Answering the Quora question about the information hiring managers look in resumes, Engineering Recruiter of Facebook confesses that it's not a diploma but skills what matters. Well, it's not surprising to hear that from the corporation which CEO didn't graduate from Harward in his day. And we all know the stories of Bill Gates, Steve Jobs, Michael Dell, and others who didn't get college degrees yet became millionaires and successful entrepreneurs.
Did you know admission officers might read around 50 essays per day during the application season? A college application essay is not about your grades and scores, but your personality and who you are beyond school activities. You need to breathe life into it. Drawing attention to your writing, as well as making officers read it, should be your #1 priority. And this is why essay hooks exist. They are the first 1-2 sentences of your introduction, aimed at grabbing a reader’s interest.
How often do you catch yourself thinking this? What a new significance this expression takes on when thinking of the foreign language you’re learning! Of course, there’s tons of research and discussion about how to expand your vocabulary in a foreign language. The kicker is, most polyglots talk about expanding vocabulary in general—they don’t divide it into active and passive lexicons. It’s an important distinction for any language learner to make.
Muck Rack makes it simple to find people, tweets, or articles that mention any name, keyword, company, hashtag etc. We've compiled this guide to help you make the most of your search.
Selecting a term
Start searching tweets, articles from media outlets, articles mentioned in tweets, journalists'
names, titles and bios with some suggested searches:
Companies or Topics (e.g. iPhone, Microsoft)
Phrases (e.g. "cloud computing") — use quotes to keep the terms together
Twitter handles (e.g. @username) — returns those who have mentioned or replied to
Names (e.g. "David Pogue")
Hashtags (e.g. #sxsw, #london2012)
Bio details (e.g. vegan, Olympics, father)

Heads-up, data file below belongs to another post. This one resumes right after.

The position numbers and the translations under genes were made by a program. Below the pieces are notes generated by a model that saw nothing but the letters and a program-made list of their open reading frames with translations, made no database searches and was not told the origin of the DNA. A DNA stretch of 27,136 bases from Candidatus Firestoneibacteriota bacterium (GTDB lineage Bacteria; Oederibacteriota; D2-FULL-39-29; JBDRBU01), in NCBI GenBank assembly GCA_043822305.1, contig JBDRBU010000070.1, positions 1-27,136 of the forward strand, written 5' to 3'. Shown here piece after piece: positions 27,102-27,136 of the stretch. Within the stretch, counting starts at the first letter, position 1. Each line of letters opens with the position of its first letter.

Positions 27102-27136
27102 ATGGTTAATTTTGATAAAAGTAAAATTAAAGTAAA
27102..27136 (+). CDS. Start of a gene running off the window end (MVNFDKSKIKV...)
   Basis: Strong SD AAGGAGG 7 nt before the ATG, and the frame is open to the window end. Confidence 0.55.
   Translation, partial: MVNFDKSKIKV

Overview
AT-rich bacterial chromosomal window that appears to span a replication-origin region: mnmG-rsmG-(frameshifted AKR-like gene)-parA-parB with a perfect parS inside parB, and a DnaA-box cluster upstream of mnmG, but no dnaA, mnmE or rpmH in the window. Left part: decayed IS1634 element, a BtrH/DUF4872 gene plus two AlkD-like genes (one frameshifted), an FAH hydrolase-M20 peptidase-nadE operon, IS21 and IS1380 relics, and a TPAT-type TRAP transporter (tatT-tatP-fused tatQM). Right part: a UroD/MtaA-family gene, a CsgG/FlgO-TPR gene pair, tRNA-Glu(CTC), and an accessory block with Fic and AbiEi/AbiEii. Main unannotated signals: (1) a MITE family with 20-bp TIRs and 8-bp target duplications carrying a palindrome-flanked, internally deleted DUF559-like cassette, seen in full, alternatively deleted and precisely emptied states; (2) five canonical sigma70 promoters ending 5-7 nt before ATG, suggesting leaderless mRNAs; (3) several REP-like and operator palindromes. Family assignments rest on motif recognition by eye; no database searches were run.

Muck Rack's Advanced Search allows for many boolean operators.
Find results that mention multiple specified terms, use AND or
+. For example, ensure each result contains both Elon Musk and Mark Zuckerberg by
searching Obama AND Romney or Obama + Romney.
Use the operators OR or , to broaden your search when you'd like either of
multiple terms to appear in results. (This is the default behavior of our search when no operators
are used.) For example, search for democrat OR republican to find results that refer to
Democrats and/or Republicans.
Use NOT or - to subtract results from your search. For
example, searching Disney will yield results about the Walt Disney Company as well as Walt Disney
World Resort. To exclude mentions of Disney World, search for Disney -World or Disney
When using one of these operators with a phrase, enclose it in quotation marks. For example, you can
find results about smartphones excluding Apple's iPhone 4S by searching smartphone -"iPhone
Exact case matching or punctuation
If you're searching for a brand name or keyword that relies on specific punctuation marks or capitalization, you can
find results that match your exact query by adding matchcase: before the keyword you're searching for, like matchcase:E*TRADE .
Use parentheses to separate multiple
boolean phrases. For example, to find journalists talking about having fun in Disney World or
Disneyland, search for ("disney world" OR disneyland) AND fun.
An asterisk can be used to search for any variation of a root word truncated by the asterisk. For example, searching for admin* will return results for administrator, administration, administer, administered, etc.
A near operator is an AND operator where you can control the distance between the words. You can vary the distance the near operation uses by adding a forward slash and number (between 0-99) such as strawberries NEAR/10 "whipped cream", which means the strawberries must exist within 10 words of "whipped cream".